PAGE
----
Sandra Staples-Bortner, executive director of Great Peninsula Conservancy, has announced her retirement after 11 years of leading the land trust.
The land trust was the primary partner in Kitsap County’s purchase of the 3,400-acre Port Gamble Forest Heritage Park and the recent purchase of 160 acres for the former Boy Scout Camp Hahobas on Hood Canal, near Dewatto.
Just a few years before those accomplishments, Great Peninsula Conservancy led a campaign to save the historic Petersen Farm in Silverdale after the death of its longtime owner. The land was in danger of being parceled up into house lots, according to a GPC press release.
In 2008, Staples-Bortner was hired as the executive director for the Great Peninsula Conservancy. The land trust was struggling with only two staff members and dwindling financial resources, a release states. Over the last decade, she has reinvigorated Great Peninsula Conservancy with connections to local communities, annual financial growth, cash reserves and a record of conserving 10,500 acres — all but 2,100 of those acres were protected during her tenure.
The acreage includes lands owned by Great Peninsula Conservancy and lands now owned by public agencies such as Kitsap County Parks.
“I felt it was going to be a challenging task, but I felt ready for it,” Staples-Bortner said. “The reason we’ve been successful is [that] we have a community that is passionate about the outdoors.”
Prior to joining the Great Peninsula Conservancy, Staples-Bortner spent 24 years working for national conservation organizations. She has a Bachelor of Science degree in wildlife management from the University of Maine and a master’s degree in natural resources from Cornell University. She grew up on the coast of Massachusetts and has lived in the Pacific Northwest for 25 years.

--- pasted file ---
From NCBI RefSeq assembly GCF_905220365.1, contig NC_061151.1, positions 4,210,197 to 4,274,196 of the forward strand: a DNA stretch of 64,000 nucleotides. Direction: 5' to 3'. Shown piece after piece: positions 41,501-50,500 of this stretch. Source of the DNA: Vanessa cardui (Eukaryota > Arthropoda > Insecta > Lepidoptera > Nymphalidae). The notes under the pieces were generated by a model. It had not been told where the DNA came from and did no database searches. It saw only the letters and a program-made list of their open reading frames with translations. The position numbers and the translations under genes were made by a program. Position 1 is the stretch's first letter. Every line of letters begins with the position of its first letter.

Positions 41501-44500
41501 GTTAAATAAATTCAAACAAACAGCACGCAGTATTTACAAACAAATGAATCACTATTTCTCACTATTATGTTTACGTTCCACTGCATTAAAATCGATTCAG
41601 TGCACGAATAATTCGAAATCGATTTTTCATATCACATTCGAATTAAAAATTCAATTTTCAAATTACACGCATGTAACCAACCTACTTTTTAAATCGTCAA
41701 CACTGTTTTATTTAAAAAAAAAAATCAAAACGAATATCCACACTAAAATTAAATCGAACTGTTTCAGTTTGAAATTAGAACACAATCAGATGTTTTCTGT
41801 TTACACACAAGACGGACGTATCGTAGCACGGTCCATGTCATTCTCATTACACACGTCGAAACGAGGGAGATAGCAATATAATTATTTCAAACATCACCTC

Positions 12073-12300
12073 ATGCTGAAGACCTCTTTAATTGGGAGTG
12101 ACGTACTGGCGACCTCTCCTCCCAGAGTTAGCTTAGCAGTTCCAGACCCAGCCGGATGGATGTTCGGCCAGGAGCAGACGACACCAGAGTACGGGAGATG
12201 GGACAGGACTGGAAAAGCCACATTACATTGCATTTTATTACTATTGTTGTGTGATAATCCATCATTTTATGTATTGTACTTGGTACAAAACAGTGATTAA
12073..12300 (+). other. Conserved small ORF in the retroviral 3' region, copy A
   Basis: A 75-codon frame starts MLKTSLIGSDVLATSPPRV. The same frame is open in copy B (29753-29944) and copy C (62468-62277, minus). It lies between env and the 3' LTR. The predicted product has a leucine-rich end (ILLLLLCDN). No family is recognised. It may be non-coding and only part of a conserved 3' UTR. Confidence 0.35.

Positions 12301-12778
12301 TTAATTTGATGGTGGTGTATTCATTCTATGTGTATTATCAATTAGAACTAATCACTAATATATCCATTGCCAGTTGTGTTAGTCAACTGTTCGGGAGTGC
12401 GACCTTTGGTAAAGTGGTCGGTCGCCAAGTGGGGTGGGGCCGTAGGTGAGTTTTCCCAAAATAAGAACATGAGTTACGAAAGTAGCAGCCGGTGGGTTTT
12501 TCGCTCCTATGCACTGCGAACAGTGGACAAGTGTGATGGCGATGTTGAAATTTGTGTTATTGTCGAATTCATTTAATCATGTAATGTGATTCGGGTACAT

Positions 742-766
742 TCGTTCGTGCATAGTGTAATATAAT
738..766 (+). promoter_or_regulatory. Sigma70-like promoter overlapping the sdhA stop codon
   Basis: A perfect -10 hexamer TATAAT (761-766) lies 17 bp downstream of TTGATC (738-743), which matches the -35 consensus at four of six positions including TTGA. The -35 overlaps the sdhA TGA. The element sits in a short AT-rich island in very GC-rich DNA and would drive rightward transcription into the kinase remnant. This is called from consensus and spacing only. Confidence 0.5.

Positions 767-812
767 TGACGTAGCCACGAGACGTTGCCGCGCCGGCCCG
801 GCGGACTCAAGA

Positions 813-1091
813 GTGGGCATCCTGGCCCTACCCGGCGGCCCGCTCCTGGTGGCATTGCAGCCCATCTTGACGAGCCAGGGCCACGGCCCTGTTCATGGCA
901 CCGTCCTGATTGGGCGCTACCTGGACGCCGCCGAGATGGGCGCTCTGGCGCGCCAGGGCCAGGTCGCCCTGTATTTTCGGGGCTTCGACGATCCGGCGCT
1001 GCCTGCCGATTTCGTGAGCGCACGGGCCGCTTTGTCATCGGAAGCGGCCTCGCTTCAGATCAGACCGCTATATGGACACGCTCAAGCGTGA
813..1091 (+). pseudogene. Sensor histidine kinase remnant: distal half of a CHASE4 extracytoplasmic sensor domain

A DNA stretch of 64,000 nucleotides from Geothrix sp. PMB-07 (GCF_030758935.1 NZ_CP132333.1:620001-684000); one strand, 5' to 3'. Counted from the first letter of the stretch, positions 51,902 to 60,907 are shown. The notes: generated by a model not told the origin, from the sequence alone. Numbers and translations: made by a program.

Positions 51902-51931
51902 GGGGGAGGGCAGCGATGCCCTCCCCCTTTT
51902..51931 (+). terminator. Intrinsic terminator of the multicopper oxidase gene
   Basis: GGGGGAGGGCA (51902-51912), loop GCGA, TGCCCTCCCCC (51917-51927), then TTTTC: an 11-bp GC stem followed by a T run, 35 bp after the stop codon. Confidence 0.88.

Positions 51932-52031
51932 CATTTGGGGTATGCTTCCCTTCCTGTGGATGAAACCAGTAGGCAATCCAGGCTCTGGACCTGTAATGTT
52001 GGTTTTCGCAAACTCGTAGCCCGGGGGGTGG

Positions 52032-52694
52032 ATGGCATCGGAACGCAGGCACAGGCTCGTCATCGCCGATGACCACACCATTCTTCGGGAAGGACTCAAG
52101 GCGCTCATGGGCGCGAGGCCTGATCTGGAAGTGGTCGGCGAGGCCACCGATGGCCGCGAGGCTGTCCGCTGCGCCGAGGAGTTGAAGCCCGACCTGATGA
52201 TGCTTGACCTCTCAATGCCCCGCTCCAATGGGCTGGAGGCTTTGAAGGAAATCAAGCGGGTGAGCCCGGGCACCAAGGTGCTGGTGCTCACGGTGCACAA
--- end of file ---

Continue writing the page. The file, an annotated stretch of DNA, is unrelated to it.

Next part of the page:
Staples-Bortner said she intends to retire on May 31. The conservancy’s board of directors expects to announce the selection of a new executive director in the coming weeks.
“On my first day as executive director of Great Peninsula Conservancy in February 2008, I knew I had found my dream job,” Staples-Bortner said. “I could direct my passion for nature and expertise in wildlife ecology and nonprofit management toward saving lands close to home. What could be better than that?
“After 11 years as executive director of this incredible organization, I am ready to turn leadership of our vibrant land trust over to someone new to lead GPC on the next leg of its journey,” Staples-Bortner said. “I am ready to travel with my husband, play with my two young grandchildren and enjoy the great outdoors.”
Staples-Bortner talked about the qualities she would like to see in a new executive director.
“They need to make this their vision,” she said. “Someone who has really good communication skills, good relationship building, good team building and being able to reach out to the community.”
Great Peninsula Conservancy President Kit Ellis expressed her appreciation and gratitude for Staples-Bortner.
“Sandra has a knack for connecting people to the land and inspiring people to want to help save it,” Ellis said. “She has made it easy for each of us to make a difference by joining a volunteer work party or making a donation.”